4 in 10 Brits Want the Topic of Covid Banned from Office Conversations
It is very strange to think that this summer could see the return of office life.
The commute, the colleagues, the clothes that are not pyjamas. Even though we think of it as ‘normal’ it will still take some getting used to the old routine. It does make you wonder what the new office routine will like, and how will people cope going back to the workplace?
Feelings on Returning
Shop sign specialists, instantprint, conducted a survey to gain insight into how the British public are feeling about going back to work. They asked 1,000 office workers and it was revealed that one in five (20%) were keen to go back to the office straight away. Over a third of those surveyed (36%) said they would prefer to continue working from home forever. A quarter (24%) are keen to go back to the workplace part-time and work from home the majority of the week. Only 8% of people said they would never feel comfortable going to the workplace again.
The printing company went on to ask people what phrases they wanted to be banned from the office. Overwhelmingly, and unsurprisingly, Covid came in top place. With 42% of correspondents saying they didn’t want to talk about it in the office. Politics (27%) and furlough (26%) came in second and third. It would appear that small talk might get more challenging. People also don’t want to be asked whether they’ve seen anything good on Netflix, or what they’re having for tea.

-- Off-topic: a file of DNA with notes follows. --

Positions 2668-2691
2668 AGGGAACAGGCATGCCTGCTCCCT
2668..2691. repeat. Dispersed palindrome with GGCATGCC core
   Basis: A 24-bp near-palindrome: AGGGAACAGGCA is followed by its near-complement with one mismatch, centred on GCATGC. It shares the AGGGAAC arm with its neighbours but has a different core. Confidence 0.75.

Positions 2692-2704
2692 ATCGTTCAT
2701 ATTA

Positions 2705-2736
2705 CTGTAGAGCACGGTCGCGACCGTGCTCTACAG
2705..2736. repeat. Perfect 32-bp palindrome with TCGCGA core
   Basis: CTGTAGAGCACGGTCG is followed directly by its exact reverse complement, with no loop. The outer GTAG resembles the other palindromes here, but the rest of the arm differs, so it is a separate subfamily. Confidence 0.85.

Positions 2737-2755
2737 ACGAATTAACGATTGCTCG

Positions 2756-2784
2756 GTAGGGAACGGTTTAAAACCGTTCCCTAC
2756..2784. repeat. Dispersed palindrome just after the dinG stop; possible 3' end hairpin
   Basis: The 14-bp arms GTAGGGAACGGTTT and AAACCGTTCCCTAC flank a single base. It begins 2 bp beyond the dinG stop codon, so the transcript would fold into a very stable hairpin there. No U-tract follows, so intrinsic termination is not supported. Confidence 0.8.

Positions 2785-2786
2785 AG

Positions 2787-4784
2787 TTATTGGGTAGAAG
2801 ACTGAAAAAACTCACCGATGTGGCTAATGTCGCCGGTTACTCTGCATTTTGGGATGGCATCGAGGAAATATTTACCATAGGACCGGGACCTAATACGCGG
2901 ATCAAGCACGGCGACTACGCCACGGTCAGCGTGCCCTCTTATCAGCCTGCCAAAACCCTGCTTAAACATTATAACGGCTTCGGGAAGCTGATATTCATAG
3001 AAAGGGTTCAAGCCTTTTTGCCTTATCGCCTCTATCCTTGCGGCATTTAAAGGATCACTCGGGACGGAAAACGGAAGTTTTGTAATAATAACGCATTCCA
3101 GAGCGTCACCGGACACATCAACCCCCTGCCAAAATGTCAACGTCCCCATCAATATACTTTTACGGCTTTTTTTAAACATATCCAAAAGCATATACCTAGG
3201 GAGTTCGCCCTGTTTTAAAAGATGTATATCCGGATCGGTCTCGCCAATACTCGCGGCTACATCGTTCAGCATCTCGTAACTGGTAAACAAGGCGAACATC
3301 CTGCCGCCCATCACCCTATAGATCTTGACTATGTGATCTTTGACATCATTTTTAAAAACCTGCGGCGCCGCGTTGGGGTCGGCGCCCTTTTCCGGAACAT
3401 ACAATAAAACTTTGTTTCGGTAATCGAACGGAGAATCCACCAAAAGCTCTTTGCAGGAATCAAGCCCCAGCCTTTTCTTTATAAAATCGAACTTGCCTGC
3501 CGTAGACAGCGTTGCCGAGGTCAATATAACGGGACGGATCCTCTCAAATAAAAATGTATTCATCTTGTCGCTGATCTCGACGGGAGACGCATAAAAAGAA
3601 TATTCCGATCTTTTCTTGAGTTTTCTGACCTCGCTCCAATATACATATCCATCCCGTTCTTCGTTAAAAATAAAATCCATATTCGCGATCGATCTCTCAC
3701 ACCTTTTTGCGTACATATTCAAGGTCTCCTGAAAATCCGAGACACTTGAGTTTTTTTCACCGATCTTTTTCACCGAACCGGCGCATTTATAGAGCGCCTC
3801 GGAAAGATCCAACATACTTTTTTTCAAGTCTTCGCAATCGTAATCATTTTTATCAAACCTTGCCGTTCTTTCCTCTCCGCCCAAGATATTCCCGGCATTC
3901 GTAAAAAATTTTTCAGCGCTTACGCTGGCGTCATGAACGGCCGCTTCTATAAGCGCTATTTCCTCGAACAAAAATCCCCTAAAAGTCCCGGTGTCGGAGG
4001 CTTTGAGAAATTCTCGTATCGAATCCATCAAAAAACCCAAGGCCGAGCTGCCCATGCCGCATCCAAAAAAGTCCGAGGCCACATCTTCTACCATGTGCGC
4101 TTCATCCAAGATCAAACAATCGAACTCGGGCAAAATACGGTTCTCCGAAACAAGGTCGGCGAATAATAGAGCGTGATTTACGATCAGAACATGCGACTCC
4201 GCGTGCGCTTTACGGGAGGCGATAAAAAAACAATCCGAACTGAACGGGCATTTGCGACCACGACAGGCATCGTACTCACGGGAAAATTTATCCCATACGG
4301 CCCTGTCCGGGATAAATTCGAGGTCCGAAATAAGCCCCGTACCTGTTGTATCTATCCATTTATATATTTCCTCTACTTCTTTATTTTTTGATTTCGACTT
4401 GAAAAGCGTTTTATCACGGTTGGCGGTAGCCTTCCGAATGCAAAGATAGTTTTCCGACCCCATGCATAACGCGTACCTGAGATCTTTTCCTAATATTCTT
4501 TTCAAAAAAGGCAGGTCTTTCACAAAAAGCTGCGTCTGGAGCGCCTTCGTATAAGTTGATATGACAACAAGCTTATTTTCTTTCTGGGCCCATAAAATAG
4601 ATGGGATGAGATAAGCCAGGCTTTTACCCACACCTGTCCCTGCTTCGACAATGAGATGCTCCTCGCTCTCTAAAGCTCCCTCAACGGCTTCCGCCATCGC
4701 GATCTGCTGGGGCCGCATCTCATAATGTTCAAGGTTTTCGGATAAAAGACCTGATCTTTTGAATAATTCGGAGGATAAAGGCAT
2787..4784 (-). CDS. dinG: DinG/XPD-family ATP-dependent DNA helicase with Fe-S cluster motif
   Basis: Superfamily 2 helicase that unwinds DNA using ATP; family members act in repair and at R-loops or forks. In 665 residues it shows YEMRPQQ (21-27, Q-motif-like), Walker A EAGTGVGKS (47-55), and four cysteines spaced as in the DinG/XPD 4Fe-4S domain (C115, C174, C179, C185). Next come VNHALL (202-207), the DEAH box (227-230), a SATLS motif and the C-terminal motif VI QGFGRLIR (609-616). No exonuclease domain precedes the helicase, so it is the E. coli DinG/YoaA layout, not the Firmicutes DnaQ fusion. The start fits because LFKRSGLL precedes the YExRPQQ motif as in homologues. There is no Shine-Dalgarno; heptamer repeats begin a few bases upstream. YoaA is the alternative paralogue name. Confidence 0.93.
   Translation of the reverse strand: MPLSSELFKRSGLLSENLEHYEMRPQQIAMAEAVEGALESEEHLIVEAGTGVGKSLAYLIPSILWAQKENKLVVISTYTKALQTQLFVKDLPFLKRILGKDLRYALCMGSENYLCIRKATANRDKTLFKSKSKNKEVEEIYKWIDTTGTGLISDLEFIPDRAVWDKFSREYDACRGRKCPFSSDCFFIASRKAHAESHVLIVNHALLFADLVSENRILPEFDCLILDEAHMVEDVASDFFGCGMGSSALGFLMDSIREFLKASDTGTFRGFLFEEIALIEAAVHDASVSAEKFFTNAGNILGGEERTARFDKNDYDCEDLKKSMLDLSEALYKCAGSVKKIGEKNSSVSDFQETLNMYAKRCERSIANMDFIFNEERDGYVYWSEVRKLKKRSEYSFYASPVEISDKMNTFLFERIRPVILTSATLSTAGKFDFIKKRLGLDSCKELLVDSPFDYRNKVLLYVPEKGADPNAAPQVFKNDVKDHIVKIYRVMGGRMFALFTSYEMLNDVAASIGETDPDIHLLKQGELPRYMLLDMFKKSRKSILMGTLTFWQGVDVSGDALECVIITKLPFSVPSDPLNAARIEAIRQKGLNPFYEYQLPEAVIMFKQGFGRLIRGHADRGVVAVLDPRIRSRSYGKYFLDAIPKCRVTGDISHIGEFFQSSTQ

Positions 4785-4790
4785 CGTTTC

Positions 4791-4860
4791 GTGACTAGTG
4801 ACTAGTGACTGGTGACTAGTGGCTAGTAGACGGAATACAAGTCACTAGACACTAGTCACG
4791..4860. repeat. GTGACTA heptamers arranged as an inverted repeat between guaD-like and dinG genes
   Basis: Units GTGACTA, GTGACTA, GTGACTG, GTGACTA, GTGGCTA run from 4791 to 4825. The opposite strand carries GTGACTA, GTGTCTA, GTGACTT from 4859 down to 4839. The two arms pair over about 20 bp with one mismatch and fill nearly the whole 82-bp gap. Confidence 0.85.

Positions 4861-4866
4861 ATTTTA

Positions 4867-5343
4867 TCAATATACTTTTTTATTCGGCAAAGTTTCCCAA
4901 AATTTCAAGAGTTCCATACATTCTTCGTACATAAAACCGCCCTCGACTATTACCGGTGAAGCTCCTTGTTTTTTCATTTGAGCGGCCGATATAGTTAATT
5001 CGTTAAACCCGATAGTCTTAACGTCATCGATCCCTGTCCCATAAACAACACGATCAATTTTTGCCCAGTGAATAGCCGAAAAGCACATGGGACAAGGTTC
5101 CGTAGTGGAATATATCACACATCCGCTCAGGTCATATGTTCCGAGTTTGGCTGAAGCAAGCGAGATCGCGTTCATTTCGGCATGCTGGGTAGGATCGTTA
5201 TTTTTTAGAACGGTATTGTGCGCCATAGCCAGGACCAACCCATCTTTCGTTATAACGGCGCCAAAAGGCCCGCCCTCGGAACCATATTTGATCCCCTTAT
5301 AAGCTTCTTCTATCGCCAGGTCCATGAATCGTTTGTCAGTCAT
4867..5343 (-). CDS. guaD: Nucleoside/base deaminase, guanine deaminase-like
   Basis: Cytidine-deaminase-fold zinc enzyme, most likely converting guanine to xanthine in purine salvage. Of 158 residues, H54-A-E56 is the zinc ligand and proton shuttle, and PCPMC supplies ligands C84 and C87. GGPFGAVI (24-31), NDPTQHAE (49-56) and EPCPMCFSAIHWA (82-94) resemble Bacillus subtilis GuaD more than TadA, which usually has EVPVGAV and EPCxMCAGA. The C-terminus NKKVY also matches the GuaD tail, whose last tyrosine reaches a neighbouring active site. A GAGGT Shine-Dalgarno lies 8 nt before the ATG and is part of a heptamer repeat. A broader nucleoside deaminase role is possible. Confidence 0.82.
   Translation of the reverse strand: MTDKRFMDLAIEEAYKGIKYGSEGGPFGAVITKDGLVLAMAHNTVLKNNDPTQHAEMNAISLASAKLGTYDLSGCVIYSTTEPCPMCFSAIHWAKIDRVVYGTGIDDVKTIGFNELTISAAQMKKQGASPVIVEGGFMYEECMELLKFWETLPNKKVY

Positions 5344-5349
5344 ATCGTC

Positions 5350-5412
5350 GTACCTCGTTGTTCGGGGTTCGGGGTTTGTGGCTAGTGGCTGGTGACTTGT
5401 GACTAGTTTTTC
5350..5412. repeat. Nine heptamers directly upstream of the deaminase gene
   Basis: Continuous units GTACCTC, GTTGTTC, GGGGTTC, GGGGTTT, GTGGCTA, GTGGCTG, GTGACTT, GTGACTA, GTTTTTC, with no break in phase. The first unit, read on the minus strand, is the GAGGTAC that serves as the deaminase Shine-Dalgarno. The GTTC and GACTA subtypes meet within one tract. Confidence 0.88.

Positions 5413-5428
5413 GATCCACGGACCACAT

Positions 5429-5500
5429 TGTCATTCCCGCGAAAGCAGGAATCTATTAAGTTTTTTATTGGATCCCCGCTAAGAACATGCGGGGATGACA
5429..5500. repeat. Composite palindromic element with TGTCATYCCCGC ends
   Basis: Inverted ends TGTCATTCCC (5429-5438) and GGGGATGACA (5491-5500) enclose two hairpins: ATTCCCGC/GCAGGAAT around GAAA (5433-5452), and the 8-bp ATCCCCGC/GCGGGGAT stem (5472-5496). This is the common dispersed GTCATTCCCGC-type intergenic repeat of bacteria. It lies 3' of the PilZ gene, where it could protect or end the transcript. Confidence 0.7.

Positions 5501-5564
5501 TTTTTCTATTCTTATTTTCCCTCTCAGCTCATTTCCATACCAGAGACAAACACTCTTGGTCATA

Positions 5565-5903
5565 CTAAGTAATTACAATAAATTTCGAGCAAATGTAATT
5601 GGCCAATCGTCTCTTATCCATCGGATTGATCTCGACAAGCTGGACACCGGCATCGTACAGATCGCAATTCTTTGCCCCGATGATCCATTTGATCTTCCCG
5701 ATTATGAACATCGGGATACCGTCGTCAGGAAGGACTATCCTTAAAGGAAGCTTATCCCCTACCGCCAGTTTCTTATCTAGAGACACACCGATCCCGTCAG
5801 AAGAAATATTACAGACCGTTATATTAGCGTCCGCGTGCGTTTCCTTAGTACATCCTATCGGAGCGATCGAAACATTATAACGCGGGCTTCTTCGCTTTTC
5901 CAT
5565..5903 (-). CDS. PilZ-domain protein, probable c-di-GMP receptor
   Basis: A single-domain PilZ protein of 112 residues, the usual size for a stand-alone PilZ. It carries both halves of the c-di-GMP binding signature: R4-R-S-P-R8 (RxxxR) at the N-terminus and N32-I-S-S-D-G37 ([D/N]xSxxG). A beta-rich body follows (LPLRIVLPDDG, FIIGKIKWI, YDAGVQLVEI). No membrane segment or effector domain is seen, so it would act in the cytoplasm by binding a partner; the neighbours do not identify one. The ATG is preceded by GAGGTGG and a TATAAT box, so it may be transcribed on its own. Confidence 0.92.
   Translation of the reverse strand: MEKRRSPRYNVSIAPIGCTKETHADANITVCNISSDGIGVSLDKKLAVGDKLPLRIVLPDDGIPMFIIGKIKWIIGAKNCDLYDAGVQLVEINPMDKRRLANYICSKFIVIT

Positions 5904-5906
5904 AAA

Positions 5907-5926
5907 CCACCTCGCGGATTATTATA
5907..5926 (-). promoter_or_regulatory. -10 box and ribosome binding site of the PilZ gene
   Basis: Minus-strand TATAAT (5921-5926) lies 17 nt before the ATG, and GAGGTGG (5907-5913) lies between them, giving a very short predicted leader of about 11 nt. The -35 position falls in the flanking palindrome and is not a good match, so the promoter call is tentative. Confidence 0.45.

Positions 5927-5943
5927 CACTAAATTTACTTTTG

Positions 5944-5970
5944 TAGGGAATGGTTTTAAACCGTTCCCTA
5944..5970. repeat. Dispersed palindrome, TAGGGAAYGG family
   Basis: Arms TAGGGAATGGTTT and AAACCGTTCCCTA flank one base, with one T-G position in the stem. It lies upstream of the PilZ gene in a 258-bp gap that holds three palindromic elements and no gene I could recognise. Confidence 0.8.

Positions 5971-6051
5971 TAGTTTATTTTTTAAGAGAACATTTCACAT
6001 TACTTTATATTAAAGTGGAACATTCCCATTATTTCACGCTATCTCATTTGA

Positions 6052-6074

After reading through all that, you might be a bit worried. What can you actually talk about with your colleagues? There are a few safe areas for workplace conversations. You could ask about their lockdown hobbies – whether it’s swapping baking tips or any good books – focus on any slim, silver linings that came from last year. You can ask people about their pets. People love any chance to show off their cute cat or precious pup. You could ask how they are genuinely doing. Taking care of mental health is so important, and this small question can make a difference.
Going forward it’s likely that companies will move to a hybrid working approach. This will allow employees to work from home some days, and go to the office on others. It creates a flexible schedule for people and creates a better work-life balance. It is hoped it will increase productivity. A prime example of this hybrid model is HSBC. They’re getting rid of executive offices and creating more communal spaces.
It’s normal if you’re feeling strange about going back to work. Take your time adjusting and finding a routine that you feel comfortable with. How are you feeling about returning to the office?